Review of The World’s End (2013)

Moving picture, 109 minutes

Seen in 2017.

One man brings his high-school buddies back together for a second attempt at a round of twelve pubs in their sleepy UK home town. By insisting on their right to make mistakes, these representatives of humanity convince a hidden interstellar civilization to abandon Earth, undoing the technological progress made since 1990 and plunging the world into chaos.

SF comedy. The craftsmanship and density of Shaun of the Dead (2004) in a comedy that is at once more realistic, more original and closer to serious science fiction. Almost everything Frequently Asked Questions About Time Travel (2009) does wrong, The World’s End does right, including the ultimate ambiguity of the alien menace. Still, there are a few details to spoil it, particularly brief moments of tonal dissonance from the aliens, whose near-total takeover of the town worsens the sense of disconnectedness and irrelevance I always get from a drama with hardly any incidental characters. This sense gets acute when all the remaining humans are present at the last pub and the synthetic versions of the main characters all miraculously escape the cataclysm. Clearly the aliens should have a better plan in place for dealing with newcomers, including shutting down some pubs since 1990 and revealing themselves to the public rather than letting mental patient Gary King decide for everyone. King is a fine character nonetheless.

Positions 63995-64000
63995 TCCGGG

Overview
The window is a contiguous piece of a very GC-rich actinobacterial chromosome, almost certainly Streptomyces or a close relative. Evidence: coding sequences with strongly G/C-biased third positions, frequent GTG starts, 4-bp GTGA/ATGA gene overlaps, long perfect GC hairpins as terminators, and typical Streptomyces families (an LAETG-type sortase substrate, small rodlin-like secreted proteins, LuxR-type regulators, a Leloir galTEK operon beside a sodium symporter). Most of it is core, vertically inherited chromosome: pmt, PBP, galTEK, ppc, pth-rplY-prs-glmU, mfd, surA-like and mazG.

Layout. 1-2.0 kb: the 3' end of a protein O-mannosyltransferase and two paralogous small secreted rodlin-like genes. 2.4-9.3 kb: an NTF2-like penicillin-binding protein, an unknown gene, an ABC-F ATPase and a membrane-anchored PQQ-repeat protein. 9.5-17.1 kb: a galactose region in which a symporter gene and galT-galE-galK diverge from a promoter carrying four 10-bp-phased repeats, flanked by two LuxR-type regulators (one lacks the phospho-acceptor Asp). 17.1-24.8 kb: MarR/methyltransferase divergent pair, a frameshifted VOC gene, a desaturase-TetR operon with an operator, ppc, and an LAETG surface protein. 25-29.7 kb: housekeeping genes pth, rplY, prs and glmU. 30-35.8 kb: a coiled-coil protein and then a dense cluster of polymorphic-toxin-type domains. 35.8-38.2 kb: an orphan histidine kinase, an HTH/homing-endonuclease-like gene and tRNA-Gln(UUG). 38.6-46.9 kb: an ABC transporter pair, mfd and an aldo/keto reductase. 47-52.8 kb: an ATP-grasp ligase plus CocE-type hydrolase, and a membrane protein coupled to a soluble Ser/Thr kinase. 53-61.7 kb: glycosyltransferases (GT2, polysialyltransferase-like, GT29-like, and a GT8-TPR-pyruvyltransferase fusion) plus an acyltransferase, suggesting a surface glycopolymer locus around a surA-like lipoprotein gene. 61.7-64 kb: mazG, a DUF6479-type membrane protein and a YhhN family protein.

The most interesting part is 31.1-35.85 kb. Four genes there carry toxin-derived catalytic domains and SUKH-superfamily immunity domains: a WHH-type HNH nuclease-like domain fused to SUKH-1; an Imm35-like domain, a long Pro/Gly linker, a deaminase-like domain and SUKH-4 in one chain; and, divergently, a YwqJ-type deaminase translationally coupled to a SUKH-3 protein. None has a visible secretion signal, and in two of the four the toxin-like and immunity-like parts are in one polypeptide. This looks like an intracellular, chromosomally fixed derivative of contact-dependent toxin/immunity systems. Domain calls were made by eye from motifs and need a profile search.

References here: Varan-TV: Stories (2022).

moving picture Japanese production fiction